What is Starlink?

Do you really know?

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What is Starlink?

Do you really know?

What is Starlink? Thanks for asking!

While the Space Race makes us think back to the 20th century, some billionaires are dreaming of ruling space in 2020. In particular Elon Musk, the CEO of Tesla, who’s planning to send tens of thousands of satellites into orbit in coming years. The name of the project is Starlink and the goal is to deliver high-speed broadband access across the globe. Behind Starlink is the private company SpaceX, which Elon Musk founded in 2002. Earlier this year, it became the first private company to send astronauts into space. Musk has long held the ambition of colonizing the planet Mars, which remains a future objective for SpaceX. Since 2015, the company has been developing the Starlink megaconstellation of satellites. The stated aim is bold: providing high-speed internet access anywhere on earth. We’re talking at sea, in the middle of the desert or the depths of the countryside.

Doesn’t satellite internet access already exist?

Existing satellites giving internet access are in geostationary orbit and the technology only allows a limited number of users to access it. Latency times are also high, due to the 20,000 mile distance between the satellites and us on Earth. Starlink, on the other hand, sends satellites into Low Earth orbit at 550 miles. Latency will be reduced, and as the satellites will orbit more quickly, they will be able to cover the whole of the planet. Starlink has been authorised to send 12,000 satellites into space. To put that into perspective, Earth currently has just 2,200 artificial satellites.There are already 600 Starlink satellites orbiting, with the first launch mission dating back to February 2018. Service is set to be available in North America by the end of the year, with “near global coverage of the populated world” promised for 2021.

What about 5G? Are there environmental risks in sending all these satellites into orbit? In under 3 minutes, we answer your questions!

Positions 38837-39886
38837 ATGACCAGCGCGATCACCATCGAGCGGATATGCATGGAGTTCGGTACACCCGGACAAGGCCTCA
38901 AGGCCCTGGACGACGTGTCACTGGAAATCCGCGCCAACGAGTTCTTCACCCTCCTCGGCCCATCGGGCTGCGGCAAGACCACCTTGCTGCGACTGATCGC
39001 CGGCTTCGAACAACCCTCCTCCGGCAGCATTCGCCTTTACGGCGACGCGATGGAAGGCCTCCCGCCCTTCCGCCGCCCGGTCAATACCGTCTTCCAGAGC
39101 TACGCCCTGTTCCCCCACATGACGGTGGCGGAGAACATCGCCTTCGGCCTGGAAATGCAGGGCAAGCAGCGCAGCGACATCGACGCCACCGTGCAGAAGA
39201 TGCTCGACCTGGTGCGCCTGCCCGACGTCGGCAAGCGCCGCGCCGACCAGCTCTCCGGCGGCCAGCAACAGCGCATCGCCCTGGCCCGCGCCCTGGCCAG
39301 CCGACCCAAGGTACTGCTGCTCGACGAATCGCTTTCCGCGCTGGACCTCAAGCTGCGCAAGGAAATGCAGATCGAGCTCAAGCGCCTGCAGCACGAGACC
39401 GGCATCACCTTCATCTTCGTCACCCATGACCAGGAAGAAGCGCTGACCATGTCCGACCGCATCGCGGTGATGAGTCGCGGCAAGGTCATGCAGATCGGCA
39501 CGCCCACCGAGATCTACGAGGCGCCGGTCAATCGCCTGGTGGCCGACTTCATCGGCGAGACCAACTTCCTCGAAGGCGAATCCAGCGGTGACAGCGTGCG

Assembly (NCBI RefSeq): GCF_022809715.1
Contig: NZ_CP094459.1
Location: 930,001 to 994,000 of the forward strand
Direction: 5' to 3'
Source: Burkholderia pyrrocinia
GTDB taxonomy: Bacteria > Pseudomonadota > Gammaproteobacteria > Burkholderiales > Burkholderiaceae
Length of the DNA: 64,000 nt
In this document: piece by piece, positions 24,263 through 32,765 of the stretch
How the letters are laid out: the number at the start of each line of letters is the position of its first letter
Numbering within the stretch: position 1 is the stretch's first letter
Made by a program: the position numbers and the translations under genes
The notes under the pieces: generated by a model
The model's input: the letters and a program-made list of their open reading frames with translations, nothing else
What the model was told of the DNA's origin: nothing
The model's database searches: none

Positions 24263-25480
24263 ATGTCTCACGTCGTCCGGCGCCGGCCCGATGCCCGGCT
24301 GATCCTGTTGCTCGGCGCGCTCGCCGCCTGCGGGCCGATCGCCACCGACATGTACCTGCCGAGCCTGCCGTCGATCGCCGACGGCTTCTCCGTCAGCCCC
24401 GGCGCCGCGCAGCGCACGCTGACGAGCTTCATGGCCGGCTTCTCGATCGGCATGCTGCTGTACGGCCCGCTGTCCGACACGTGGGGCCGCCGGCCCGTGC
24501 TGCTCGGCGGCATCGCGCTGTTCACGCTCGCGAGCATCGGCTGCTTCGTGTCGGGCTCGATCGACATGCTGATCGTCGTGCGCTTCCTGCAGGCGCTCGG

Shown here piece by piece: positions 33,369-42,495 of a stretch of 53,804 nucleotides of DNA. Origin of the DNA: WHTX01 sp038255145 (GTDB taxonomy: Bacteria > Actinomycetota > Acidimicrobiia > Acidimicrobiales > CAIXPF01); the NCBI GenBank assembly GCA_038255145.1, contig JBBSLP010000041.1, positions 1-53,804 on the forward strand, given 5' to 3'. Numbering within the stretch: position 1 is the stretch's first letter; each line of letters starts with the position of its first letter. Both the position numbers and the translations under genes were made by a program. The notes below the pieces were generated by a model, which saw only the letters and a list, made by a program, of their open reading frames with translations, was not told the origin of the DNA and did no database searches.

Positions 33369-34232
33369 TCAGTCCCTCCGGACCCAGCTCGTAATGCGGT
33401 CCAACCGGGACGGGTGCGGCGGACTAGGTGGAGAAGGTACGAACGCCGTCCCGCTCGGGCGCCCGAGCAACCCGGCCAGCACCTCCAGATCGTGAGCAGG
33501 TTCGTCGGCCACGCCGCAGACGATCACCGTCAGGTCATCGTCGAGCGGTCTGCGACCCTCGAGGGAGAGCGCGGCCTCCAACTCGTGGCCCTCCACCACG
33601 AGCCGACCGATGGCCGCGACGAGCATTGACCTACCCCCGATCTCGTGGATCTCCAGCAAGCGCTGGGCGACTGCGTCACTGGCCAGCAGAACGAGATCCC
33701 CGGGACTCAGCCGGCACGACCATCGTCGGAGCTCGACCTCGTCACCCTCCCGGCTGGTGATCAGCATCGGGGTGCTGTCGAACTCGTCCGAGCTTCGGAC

To listen the last episodes, you can click here:

What is femicide?

What is non-binary?

What is cross immunity?

 

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What is Starlink? Thanks for asking!

While the Space Race makes us think back to the 20th century, some billionaires are dreaming of ruling space in 2020. In particular Elon Musk, the CEO of Tesla, who’s planning to send tens of thousands of satellites into orbit in coming years. The name of the project is Starlink and the goal is to deliver high-speed broadband access across the globe. Behind Starlink is the private company SpaceX, which Elon Musk founded in 2002. Earlier this year, it became the first private company to send astronauts into space. Musk has long held the ambition of colonizing the planet Mars, which remains a future objective for SpaceX. Since 2015, the company has been developing the Starlink megaconstellation of satellites. The stated aim is bold: providing high-speed internet access anywhere on earth. We’re talking at sea, in the middle of the desert or the depths of the countryside.

Doesn’t satellite internet access already exist?

Existing satellites giving internet access are in geostationary orbit and the technology only allows a limited number of users to access it. Latency times are also high, due to the 20,000 mile distance between the satellites and us on Earth. Starlink, on the other hand, sends satellites into Low Earth orbit at 550 miles. Latency will be reduced, and as the satellites will orbit more quickly, they will be able to cover the whole of the planet. Starlink has been authorised to send 12,000 satellites into space. To put that into perspective, Earth currently has just 2,200 artificial satellites.There are already 600 Starlink satellites orbiting, with the first launch mission dating back to February 2018. Service is set to be available in North America by the end of the year, with “near global coverage of the populated world” promised for 2021.

What about 5G? Are there environmental risks in sending all these satellites into orbit? In under 3 minutes, we answer your questions!

To listen the last episodes, you can click here:

What is femicide?

What is non-binary?

What is cross immunity?

 

See acast.com/privacy for privacy and opt-out information.

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